by Yasmin Kloth

The summer my daughter turned five
she learned how to swim.
She took big breaths between breaks
in her stroke, her hands cupped the water
and legs kicked up white froth.
Each year she grows like a wildflower—taller.
Each year more words attach themselves
to her sentences, like pearls on a string.
Each year pulls her in a current
further from her heritage.

I know she won’t know
the silver-sided leaves that grow
on bushes found on an island
in the Nile. My mother showed me
how to press the leaf in a heavy book
and in time the silver would shine
like coins in the sun.

I cannot replicate my upbringing
for my little girl.
There is no cut and paste.
I don’t speak my parents’ language
or know the songs from over there.
I do not carry the recipes in my hands—
phyllo dough wrapped pastries,
rolled leaves (grape and cabbage),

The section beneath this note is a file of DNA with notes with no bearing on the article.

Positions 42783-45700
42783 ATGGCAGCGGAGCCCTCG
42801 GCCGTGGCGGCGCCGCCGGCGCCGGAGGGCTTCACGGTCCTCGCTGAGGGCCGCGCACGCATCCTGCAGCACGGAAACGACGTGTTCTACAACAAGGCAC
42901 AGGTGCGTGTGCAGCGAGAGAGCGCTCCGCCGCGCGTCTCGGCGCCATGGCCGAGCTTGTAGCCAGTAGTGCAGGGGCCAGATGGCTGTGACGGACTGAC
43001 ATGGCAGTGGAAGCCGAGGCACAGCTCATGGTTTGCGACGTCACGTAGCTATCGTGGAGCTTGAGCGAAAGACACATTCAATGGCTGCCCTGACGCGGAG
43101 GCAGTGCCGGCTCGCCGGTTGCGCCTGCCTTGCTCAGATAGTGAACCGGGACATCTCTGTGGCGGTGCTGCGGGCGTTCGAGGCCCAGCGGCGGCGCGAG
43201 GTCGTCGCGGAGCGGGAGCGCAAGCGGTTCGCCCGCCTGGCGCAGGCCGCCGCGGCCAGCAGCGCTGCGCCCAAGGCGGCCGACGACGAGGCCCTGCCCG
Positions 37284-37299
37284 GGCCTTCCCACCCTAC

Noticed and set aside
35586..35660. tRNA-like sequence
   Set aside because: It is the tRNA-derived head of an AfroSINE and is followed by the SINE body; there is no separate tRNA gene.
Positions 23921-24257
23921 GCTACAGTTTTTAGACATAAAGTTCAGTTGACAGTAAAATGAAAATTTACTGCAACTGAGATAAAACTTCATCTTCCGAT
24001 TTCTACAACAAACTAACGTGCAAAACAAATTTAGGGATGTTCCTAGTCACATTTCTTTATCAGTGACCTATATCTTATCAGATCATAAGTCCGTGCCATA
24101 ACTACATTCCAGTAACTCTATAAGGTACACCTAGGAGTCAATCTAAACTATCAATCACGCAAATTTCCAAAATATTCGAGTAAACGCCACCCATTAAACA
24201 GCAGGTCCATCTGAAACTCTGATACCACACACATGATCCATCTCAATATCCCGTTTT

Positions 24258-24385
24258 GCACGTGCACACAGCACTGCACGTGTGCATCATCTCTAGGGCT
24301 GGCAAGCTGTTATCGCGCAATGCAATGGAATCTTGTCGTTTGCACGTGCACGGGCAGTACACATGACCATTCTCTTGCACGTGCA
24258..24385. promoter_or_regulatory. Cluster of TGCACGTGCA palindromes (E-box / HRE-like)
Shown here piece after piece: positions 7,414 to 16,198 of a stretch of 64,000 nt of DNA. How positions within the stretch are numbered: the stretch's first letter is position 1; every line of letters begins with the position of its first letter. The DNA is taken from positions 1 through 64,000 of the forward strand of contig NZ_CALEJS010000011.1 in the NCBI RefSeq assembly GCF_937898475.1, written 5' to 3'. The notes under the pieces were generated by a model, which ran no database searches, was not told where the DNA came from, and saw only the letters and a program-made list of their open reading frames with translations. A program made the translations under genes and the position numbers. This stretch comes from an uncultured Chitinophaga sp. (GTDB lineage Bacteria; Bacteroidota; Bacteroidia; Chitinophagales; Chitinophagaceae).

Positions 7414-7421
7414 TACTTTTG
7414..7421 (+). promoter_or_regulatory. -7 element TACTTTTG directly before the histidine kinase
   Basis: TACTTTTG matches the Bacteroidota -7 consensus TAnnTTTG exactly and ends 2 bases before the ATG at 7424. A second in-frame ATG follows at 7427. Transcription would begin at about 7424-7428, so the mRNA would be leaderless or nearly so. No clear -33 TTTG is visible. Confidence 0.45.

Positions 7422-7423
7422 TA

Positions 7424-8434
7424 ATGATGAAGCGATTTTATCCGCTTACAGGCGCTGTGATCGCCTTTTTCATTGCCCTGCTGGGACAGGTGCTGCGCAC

kofta flat in its tray, cut in diagonal lines.
The smells that stay with my daughter
will not be the same ones
that have stayed with me.
Sumac. Cumin. Mint. Garlic.
I dream these smells mixed
with my mother’s scent.

I don’t know the name
for the silver-sided leaf.
It grows sideways from bushes
bordering broken sidewalks
in a blistering Cairean sun.
When my mother took me on walks
through her old neighborhood,
she counted sightings by touch
of her favorite leaf.
You can only see the silver, she said
if you peel the green away,
bend it from the branch,
and press it’s body for years
in a place away from the sun.

Yasmin Mariam Kloth‘s creative nonfiction and poetry explores love, loss, place, and space. Her work has appeared in such journals as Gravel, West Texas Literary Review, JuxtaProse, O:JA&L, and Willawaw Journal. She lives in Cincinnati, Ohio with her husband and daughter.

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